The Educator's Notebook

A weekly collection of education-related news from around the web.

Educator’s Notebook #182 (May 7, 2017)

    • Medium
    • 04/25/17

    By celebrating the inclusion of insiders — people of different genders and races who have been pre-assimilated into Silicon Valley via Harvard or Georgetown or Stanford — the industry misdirects attention from the inclusion of actual outsiders. We don’t change much by publicizing that we have hired people that we would have hired anyway… You’re a woman who went to Harvard, we have a job for you! You are an African American engineer from MIT, we have 6 competing offers! That’s not to say that these candidates aren’t fantastic, they are. It’s saying that we’re not looking past race and gender to other forms of socioeconomic mobility.”

    • Center for Curriculum Redesign
    • 04/01/17

    It is largely an umbrella term that overlaps with other education concepts—such as adaptive learning, differentiated instruction, competency-based education, and learning analytics. The Data & Society Research Institute offers a schematic for unpacking this range of genres and terms.”

ADOLESCENCE

ATHLETICS

CHARACTER

    • New York Magazine
    • 05/01/17
    • New York Times
    • 04/28/17

    I’m hooked on the pursuit of those moments, however elusive they may be. But it’s not the momentary high that has sustained me. In the process of trying to attain a few moments of bliss, I experience something else: patience and humility, definitely, but also freedom. Freedom to pursue the futile. And the freedom to suck without caring is revelatory.”

DIVERSITY/INCLUSION

EARLY CHILDHOOD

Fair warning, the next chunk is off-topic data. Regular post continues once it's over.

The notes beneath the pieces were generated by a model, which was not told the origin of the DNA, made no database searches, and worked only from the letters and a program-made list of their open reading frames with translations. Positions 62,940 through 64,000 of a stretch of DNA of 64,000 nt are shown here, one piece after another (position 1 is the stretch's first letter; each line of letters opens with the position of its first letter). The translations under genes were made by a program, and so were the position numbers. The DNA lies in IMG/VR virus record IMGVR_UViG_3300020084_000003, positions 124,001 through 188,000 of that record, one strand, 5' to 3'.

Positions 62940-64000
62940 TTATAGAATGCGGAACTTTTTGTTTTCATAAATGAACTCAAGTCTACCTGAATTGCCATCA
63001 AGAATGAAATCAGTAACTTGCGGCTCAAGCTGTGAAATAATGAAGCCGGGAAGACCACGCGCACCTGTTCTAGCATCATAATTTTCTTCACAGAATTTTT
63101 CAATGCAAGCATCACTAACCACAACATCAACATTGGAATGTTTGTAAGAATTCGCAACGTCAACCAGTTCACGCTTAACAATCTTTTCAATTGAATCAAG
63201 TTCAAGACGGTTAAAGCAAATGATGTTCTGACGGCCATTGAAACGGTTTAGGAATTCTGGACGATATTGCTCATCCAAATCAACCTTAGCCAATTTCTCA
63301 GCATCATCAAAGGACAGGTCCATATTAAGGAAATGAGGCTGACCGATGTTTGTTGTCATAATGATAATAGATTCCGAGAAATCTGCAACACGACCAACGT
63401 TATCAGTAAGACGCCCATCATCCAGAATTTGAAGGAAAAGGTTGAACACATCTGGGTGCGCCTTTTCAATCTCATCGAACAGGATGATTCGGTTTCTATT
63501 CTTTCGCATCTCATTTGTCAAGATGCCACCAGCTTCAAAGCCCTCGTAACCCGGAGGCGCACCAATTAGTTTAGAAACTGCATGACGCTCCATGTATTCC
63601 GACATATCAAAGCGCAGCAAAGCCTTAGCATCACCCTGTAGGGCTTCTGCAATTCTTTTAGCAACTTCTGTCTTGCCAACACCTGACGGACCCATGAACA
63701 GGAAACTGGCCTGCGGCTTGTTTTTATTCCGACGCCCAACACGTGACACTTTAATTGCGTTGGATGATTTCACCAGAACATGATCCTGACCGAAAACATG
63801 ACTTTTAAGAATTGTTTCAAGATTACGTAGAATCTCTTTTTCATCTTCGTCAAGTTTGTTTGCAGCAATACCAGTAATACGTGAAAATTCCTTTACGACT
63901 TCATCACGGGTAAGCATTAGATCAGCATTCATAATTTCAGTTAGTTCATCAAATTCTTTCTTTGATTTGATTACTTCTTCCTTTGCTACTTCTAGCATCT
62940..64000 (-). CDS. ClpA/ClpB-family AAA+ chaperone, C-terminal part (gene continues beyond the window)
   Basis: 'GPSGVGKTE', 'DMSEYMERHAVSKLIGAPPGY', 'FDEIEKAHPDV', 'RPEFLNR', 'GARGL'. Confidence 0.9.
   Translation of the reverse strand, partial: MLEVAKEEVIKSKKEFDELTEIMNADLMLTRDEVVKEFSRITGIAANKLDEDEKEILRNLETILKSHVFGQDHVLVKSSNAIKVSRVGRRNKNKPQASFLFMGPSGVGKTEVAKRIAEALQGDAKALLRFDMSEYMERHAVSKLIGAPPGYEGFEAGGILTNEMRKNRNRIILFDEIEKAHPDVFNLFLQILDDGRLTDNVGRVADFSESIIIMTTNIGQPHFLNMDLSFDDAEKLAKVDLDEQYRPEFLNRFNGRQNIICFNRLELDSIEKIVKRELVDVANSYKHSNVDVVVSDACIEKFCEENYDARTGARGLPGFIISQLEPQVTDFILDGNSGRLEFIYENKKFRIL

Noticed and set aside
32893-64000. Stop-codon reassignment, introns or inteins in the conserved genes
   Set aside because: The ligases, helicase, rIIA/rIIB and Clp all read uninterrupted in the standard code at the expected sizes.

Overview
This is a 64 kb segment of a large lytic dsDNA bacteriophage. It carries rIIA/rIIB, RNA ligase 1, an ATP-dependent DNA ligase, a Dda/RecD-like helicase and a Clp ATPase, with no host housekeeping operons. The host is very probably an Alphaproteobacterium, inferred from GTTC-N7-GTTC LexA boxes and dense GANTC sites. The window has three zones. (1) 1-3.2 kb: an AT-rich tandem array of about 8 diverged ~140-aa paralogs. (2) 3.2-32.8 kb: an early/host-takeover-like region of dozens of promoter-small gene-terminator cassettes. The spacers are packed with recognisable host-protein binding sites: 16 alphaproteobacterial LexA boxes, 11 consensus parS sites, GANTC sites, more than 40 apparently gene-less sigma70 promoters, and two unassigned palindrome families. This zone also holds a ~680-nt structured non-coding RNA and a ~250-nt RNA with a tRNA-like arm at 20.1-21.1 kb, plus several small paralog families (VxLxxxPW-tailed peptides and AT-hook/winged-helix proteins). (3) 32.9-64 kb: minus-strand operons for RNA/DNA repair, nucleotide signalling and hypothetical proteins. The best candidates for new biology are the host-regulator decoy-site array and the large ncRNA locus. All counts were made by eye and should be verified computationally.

HUMANITIES

LANGUAGE

LEADERSHIP

PD

PEDAGOGY

READING/WRITING

    • Nautilus
    • 04/27/17

    Stories that vault readers outside of their own lives and into characters’ inner experiences may sharpen readers’ general abilities to imagine the minds of others. If that’s the case, the historical shift in literature from just-the-facts narration to the tracing of mental peregrinations may have had an unintended side effect: helping to train precisely the skills that people needed to function in societies that were becoming more socially complex and ambiguous.”

STEM

TECH

WORKPLACE

Z-OTHER

Issues

Every week I send out articles I encounter from around the web. Subject matter ranges from hard knowledge about teaching to research about creativity and cognitive science to stories from other industries that, by analogy, inform what we do as educators. This breadth helps us see our work in new ways.

Readers include teachers, school leaders, university overseers, conference organizers, think tank workers, startup founders, nonprofit leaders, and people who are simply interested in what’s happening in education. They say it helps them keep tabs on what matters most in the conversation surrounding schools, teaching, learning, and more.

Peter Nilsson

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